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Leyte
Leyte
/ˈleɪtɛ/ is an island in the Visayas
Visayas
group of the Philippines. Politically, the island is divided into two provinces: (Northern) Leyte
Leyte
and Southern Leyte. Territorially, Southern Leyte
Southern Leyte
includes the island of Panaon to its south. To the north of Leyte
Leyte
is the island province of Biliran, a former sub-province of Leyte. The major cities of Leyte
Leyte
are Tacloban, on the eastern shore at the northwest corner of Leyte
Leyte
Gulf, and Ormoc, on the west coast. The island was once the location of Mairete, a historic community which was ruled by Datu Ete. Before being colonized by Spain, the island was once home to indigenous animist Warays to the east and other indigenous animist Visayan groups to the west. Leyte
Leyte
today is notable for the geothermal electric power plants near Ormoc. However, Leyte
Leyte
is most famous for its role in the reconquest of the Philippines
Philippines
in World War II. On 20 October 1944, General Douglas MacArthur waded ashore on Leyte, saying, "I have returned", but the Japanese did not give up so easily, as the ensuing Battle of Leyte proved. The convergence of naval forces resulted in the four-day Battle of Leyte
Battle of Leyte
Gulf, the largest naval battle in history.

Contents

1 Geography 2 Demographics 3 Historical and interesting sites 4 In popular culture 5 References 6 External links

Geography[edit] the island measures about 180 kilometres (110 mi) north-south and about 65 kilometres (40 mi) at its widest point. In the north it nearly joins the island of Samar, separated by the San Juanico Strait, which becomes as narrow as 2 kilometres (1.2 mi) in some places. The island province of Biliran
Biliran
is also to the north of Leyte
Leyte
and is joined to Leyte
Leyte
island by a bridge across the narrow Biliran
Biliran
Strait. To the south, Leyte
Leyte
is separated from Mindanao
Mindanao
by the Surigao Strait. To the east, Leyte
Leyte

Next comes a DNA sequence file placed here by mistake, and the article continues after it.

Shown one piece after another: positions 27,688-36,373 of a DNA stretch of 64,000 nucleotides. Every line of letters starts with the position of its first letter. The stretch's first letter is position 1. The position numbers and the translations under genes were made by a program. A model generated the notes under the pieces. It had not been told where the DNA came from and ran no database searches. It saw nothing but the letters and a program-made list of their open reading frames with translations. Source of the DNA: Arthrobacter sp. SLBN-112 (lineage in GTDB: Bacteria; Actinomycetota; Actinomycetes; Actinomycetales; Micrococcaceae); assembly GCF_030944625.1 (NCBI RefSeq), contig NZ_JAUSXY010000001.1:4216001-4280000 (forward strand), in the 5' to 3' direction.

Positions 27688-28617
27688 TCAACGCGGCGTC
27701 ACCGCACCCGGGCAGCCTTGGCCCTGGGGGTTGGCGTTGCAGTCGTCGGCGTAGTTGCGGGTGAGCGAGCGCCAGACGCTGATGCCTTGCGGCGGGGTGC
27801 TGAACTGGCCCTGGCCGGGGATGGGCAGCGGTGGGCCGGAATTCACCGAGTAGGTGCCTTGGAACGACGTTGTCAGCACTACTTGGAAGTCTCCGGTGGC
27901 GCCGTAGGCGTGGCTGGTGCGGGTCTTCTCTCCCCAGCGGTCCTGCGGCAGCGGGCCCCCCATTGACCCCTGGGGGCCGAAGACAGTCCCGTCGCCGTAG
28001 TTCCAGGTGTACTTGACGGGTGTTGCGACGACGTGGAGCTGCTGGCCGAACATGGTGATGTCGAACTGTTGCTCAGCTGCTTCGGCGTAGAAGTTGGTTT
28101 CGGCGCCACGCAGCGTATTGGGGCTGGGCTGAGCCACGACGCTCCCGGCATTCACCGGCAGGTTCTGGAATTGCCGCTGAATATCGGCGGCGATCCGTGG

is somewhat "set back" from the Philippine Sea
Philippine Sea
of the Pacific Ocean, Samar
Samar
to the northeast and the Dinagat Islands
Dinagat Islands
to the southeast forming the Leyte
Leyte
Gulf. To the west is the Camotes Sea. Leyte
Leyte
is mostly heavily forested and mountainous, but the Leyte
Leyte
Valley in the northeast has much agriculture. Demographics[edit]

Population of Leyte
Leyte
Island

Year Pop. ±% p.a.

1990 1,689,756 —    

2000 1,952,496 +1.46%

2010 2,188,295 +1.15%

2015 2,388,518 +1.68%

Source: National Statistics Office

Historical and interesting sites[edit]

Battle of Leyte: General Douglas MacArthur
Douglas MacArthur
and staff land at Dulag Beach, Leyte, 20 October 1944.

The Leyte
Leyte
provincial capitol is the seat of the provincial government where there is a mural depicting the First Mass in the Philippines, believed to have happened in Limasawa, and the landing of General Douglas MacArthur. The MacArthur Landing Memorial National Park
MacArthur Landing Memorial National Park
in Red Beach, Palo, marks the 1944 landing by the American liberation forces. It also has a lagoon where a life-size statue of Gen. MacArthur stands. MacArthur's true landing took place at Dulag, Leyte. Lake Danao is a violin-shaped lake hemmed by cloud-capped mountain ranges. Kalanggaman Island
Island
in Palompon, Leyte
Palompon, Leyte
is a virgin island with pure white sand. The ecological atmosphere of the island had been preserved by the municipality. The Sto. Nino Shrine and Heritage Museum boasts the painting of the fourteen stations of the cross done by Filipino artists and a bas-relief of the legend of the first Filipino man and woman (Malakas and Maganda). The San Juanico Bridge
San Juanico Bridge
is the longest bridge in the Philippines. Leyte
Leyte
Island
Island
is the birthplace of the Tinikling
Tinikling
dance, popular throughout the Philippines.[citation needed] On Friday, 8 November 2013, Super Typhoon Yolanda (Haiyan) destroyed 70-80% of the structures in its path on Leyte
Leyte
province. An estimated 10,000 people died and up to 620,000 people were displaced across the region.[3] In popular culture[edit] The 1959 Japanese film Nobi ("Fires on the Plain"), though filmed in Japan, is set in Leyte
Leyte
in 1945. The film was remade in 2014 under the same name; this version was filmed in the Philippines. References[edit]

^ "Islands by Land Area". Island
Island
Directory Tables. United Nations Environment Programme. Retrieved 12 June 2013.  ^ Census of Population (2015). Highlights of the Philippine Population 2015 Census of Population. PSA. Retrieved 20 June 2016.  ^ Mogato, Manuel; Ng, Roli (10 November 2013). " Philippines
Philippines
storm kills estimated 10,000, destruction hampers rescue efforts". Reuters. Retrieved 9 March 2016. 

External links[edit]

Media related to Leyte
Leyte
(island) at Wikimedia Commons Leyte
Leyte
Island
Island
travel guide from Wikivoyage Leyte
Leyte
Island
Island
- TA.com

v t e

Major islands of the Philippines

Alabat Balabac Bantayan Basilan Biliran Bohol Bucas Grande Bugsuk Burias Busuanga Camiguin Cebu Catanduanes Culion Dinagat Dumaran Guimaras Jolo Leyte Lubang Luzon Masbate Marinduque Mindanao Mindoro Negros Olutanga Palawan Panaon Panay Polillo Samal Samar Siargao Sibutu Sibuyan Siquijor Tablas Tawitawi Ticao

See also Geography of the Philippines Island
Island
groups of the Philippines List of islands

Authority control

WorldCat Identities VIAF: 235601946 GND: 4274263-8 N